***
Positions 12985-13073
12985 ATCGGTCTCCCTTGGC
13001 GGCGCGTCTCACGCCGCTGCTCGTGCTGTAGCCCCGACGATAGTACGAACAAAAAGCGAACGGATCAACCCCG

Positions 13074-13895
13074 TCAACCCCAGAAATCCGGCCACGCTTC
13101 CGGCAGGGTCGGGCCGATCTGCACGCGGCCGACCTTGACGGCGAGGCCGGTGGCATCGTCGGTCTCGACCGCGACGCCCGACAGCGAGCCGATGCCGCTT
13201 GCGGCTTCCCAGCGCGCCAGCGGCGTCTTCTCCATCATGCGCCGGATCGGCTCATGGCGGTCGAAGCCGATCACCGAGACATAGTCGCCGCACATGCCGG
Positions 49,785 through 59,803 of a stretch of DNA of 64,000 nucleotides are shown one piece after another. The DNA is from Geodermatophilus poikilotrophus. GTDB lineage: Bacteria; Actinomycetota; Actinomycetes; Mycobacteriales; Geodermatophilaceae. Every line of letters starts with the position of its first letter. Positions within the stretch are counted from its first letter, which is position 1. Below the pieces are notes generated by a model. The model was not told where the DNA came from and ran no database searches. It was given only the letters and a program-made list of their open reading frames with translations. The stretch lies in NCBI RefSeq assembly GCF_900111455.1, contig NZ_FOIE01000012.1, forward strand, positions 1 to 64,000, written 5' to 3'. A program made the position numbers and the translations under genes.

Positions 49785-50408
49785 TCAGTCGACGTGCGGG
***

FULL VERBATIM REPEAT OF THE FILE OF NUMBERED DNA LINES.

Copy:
Positions 12985-13073
12985 ATCGGTCTCCCTTGGC
13001 GGCGCGTCTCACGCCGCTGCTCGTGCTGTAGCCCCGACGATAGTACGAACAAAAAGCGAACGGATCAACCCCG

Positions 13074-13895
13074 TCAACCCCAGAAATCCGGCCACGCTTC
13101 CGGCAGGGTCGGGCCGATCTGCACGCGGCCGACCTTGACGGCGAGGCCGGTGGCATCGTCGGTCTCGACCGCGACGCCCGACAGCGAGCCGATGCCGCTT
13201 GCGGCTTCCCAGCGCGCCAGCGGCGTCTTCTCCATCATGCGCCGGATCGGCTCATGGCGGTCGAAGCCGATCACCGAGACATAGTCGCCGCACATGCCGG
Positions 49,785 through 59,803 of a stretch of DNA of 64,000 nucleotides are shown one piece after another. The DNA is from Geodermatophilus poikilotrophus. GTDB lineage: Bacteria; Actinomycetota; Actinomycetes; Mycobacteriales; Geodermatophilaceae. Every line of letters starts with the position of its first letter. Positions within the stretch are counted from its first letter, which is position 1. Below the pieces are notes generated by a model. The model was not told where the DNA came from and ran no database searches. It was given only the letters and a program-made list of their open reading frames with translations. The stretch lies in NCBI RefSeq assembly GCF_900111455.1, contig NZ_FOIE01000012.1, forward strand, positions 1 to 64,000, written 5' to 3'. A program made the position numbers and the translations under genes.

Positions 49785-50408
49785 TCAGTCGACGTGCGGG